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Vans Lead the Way in the Commercial Vehicle Sector with Rising Numbers Leaving HGVs in the Dust

TransitVans are officially driving the commercial vehicle sector, especially in terms of conversions, but as the growth in van numbers continues into 2017 it is heavy goods vehicles (HGVs) that are being left behind.

According to research collated by Transport for London’s Roads Task Force, there is evidence that vans are being used as substitutes for HGVs, and this trend isn’t just affecting the capital. This record number of vans has been seen throughout the UK and limited HGV use is also mirrored but why are commercial business owners and fleet managers choosing to go down this route? Here we explore this burgeoning trend and reveal what this could mean for the future of HGVs.

The statistics behind the trend

Earlier this year the Society of Motor Manufacturers and Traders (SMMT) revealed that the number of vans on British roads is the biggest ever to be recorded and as of April 2016, there was just over 4 million vans being driven on UK roads. The figures document an increase of 4.3% in comparison to 2015 and as business confidence and growth continues these numbers are expected to increase further year-on-year.

Van manufacturers have taken advantage of this trend of rising numbers too and at the UK commercial vehicle sector’s much anticipated annual exhibition, Commercial Vehicle Show, there were a record number of new van and pickup models showcased as manufacturers look to capitalise on this van use explosion. In stark comparison, whilst the domestic freight activity showed a slight increase, international freight activity and HGV usage declined from April 2015 to March 2016 in accordance with the Department for Transport’s findings. Overall there were 8% less goods lifted and 6% less goods moved.

Why the big change?

Several reasons have been attributed to the strength of van sales and the decline of HGV use on UK roads. There is less regulations affecting van drivers compared with HGV operators, regulations that can mean an unlimited amount of paperwork for fleet operators. Even speed limit changes that should have tipped the balance towards HGV use have had the opposite effect with the aftermath of HGV speed limit increases on rural roads, as introduced last April, making lorry journeys slower than ever.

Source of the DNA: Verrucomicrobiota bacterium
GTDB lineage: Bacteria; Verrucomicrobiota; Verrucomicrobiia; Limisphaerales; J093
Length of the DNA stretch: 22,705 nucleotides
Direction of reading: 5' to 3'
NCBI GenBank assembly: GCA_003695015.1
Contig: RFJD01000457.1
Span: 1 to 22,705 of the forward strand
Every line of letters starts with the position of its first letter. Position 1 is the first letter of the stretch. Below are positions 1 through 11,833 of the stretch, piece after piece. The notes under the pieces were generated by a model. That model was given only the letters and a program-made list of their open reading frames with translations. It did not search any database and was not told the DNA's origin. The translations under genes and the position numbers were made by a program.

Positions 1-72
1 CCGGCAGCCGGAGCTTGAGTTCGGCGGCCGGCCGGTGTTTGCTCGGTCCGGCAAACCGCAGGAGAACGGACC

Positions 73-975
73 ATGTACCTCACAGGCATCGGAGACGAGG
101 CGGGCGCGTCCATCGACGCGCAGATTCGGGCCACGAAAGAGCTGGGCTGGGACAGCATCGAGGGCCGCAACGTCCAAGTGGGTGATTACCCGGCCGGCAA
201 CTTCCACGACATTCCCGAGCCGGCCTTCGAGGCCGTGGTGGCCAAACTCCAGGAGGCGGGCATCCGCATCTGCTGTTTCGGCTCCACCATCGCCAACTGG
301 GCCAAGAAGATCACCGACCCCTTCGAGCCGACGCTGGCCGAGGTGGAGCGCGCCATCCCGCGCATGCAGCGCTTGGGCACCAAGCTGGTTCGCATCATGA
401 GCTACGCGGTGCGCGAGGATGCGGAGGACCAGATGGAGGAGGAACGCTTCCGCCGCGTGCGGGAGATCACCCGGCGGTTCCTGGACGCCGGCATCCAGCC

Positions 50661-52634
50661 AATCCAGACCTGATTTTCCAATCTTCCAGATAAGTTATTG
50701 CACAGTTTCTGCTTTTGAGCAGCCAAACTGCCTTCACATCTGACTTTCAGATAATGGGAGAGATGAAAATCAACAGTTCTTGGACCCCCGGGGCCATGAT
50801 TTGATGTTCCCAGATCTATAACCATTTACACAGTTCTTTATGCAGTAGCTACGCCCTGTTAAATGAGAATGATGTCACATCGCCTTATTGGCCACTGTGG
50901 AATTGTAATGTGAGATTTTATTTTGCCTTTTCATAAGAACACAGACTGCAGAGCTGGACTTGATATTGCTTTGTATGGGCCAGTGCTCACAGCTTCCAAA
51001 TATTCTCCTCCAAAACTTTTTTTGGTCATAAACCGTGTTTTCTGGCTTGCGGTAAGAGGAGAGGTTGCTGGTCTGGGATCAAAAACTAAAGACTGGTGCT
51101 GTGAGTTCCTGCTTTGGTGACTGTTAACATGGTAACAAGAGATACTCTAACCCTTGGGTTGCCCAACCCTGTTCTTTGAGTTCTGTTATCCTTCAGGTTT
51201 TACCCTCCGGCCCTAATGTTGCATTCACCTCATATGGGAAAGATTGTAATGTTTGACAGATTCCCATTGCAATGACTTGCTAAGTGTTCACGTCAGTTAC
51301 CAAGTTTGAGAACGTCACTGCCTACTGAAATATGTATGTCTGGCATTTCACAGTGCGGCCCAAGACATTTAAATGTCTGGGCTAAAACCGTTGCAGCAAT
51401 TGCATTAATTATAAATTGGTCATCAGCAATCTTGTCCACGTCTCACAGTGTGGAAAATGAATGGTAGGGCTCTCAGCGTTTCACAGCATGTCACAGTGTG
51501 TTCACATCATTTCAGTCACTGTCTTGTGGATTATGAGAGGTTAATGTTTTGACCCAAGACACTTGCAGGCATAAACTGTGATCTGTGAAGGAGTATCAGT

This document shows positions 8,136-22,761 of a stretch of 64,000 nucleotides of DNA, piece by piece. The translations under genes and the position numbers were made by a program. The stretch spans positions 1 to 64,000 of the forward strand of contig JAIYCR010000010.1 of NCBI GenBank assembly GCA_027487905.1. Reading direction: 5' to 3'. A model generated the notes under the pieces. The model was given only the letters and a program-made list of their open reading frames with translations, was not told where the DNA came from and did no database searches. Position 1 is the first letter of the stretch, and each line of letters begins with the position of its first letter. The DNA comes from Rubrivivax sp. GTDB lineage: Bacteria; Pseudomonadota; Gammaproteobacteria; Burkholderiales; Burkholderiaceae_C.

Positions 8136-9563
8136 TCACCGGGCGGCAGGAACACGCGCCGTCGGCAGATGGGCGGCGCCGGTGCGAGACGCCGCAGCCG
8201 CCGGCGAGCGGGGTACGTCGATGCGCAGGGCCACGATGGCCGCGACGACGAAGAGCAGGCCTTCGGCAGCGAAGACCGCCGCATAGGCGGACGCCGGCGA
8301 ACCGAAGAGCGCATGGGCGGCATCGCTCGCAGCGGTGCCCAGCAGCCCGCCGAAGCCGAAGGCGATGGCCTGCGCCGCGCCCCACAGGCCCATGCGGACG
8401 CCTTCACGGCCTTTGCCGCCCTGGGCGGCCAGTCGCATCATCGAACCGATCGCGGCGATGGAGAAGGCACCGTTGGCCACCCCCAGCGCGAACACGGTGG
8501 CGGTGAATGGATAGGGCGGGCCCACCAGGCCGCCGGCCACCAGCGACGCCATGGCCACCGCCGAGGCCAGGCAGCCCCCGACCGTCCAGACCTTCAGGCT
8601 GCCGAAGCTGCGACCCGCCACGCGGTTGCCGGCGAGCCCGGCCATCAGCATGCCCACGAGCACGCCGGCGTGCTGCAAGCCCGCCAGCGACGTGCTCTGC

Fleet managers and commercial business owners may also be favouring the use of vans due to fewer skills being required to operate such a vehicle. Whilst HGV drivers much obtain a professional driving qualification, known formally as the Driver Certificate of Professional Competence (CPC), the standard UK driving licence (more specifically category B) means you can drive any van type as long as it weighs less than 3,500kg. With a salary of up to £35,000 per annum, HGV drivers also cost more making lower paid van drivers a much more cost effective prospect. Even for businesses looking to operate HGV fleets, the long running shortage is making HGV drivers an endangered species industry wide.

The future of HGVs

With the 600,000 licensed HGV drivers currently registered within the UK having an average age of 57 and wandering closer to retirement, the driver shortage crisis is set to continue, which means more and more business owners will be looking for more viable alternatives in order to get their goods from A to B. The flexibility offered by fleets of vans is another key reason why the future of HGVs may not be looking so bright, and industry experts expect the van favouring trend to continue as a result, despite the inefficiency that will be encountered in terms of load capacity.



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